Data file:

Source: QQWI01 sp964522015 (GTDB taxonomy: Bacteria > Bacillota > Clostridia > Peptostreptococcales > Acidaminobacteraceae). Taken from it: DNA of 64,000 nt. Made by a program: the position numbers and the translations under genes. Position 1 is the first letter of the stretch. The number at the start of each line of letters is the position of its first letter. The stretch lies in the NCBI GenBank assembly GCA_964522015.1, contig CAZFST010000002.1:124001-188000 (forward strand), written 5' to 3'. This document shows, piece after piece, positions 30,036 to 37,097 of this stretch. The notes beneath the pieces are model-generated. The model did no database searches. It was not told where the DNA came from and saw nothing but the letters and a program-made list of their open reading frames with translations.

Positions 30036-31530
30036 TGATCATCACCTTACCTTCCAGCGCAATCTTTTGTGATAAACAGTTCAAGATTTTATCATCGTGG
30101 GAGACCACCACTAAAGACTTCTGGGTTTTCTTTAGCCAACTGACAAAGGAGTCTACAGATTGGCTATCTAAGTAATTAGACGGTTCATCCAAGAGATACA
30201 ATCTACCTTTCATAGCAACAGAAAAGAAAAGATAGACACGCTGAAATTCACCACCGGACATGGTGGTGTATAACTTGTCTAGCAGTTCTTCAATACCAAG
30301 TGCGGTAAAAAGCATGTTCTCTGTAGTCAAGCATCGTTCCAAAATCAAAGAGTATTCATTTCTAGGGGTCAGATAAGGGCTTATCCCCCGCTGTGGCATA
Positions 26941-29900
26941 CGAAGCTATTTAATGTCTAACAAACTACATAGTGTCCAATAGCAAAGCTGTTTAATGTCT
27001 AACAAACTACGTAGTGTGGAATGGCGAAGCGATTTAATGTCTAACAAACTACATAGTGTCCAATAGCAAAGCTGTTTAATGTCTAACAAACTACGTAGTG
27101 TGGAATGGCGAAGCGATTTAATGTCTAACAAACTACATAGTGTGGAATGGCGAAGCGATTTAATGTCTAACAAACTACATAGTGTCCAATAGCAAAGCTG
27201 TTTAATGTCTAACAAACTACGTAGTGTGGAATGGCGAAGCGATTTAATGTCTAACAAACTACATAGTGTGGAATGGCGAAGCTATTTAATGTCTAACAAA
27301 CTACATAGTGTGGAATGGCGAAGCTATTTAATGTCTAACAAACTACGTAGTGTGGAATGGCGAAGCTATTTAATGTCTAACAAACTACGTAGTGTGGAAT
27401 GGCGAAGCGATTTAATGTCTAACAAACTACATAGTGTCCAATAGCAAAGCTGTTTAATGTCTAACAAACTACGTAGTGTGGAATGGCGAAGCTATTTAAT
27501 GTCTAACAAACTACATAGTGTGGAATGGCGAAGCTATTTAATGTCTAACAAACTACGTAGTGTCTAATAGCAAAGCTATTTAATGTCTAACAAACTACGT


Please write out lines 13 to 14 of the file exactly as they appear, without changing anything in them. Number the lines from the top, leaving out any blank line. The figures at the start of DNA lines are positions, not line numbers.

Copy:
27401 GGCGAAGCGATTTAATGTCTAACAAACTACATAGTGTCCAATAGCAAAGCTGTTTAATGTCTAACAAACTACGTAGTGTGGAATGGCGAAGCTATTTAAT
27501 GTCTAACAAACTACATAGTGTGGAATGGCGAAGCTATTTAATGTCTAACAAACTACGTAGTGTCTAATAGCAAAGCTATTTAATGTCTAACAAACTACGT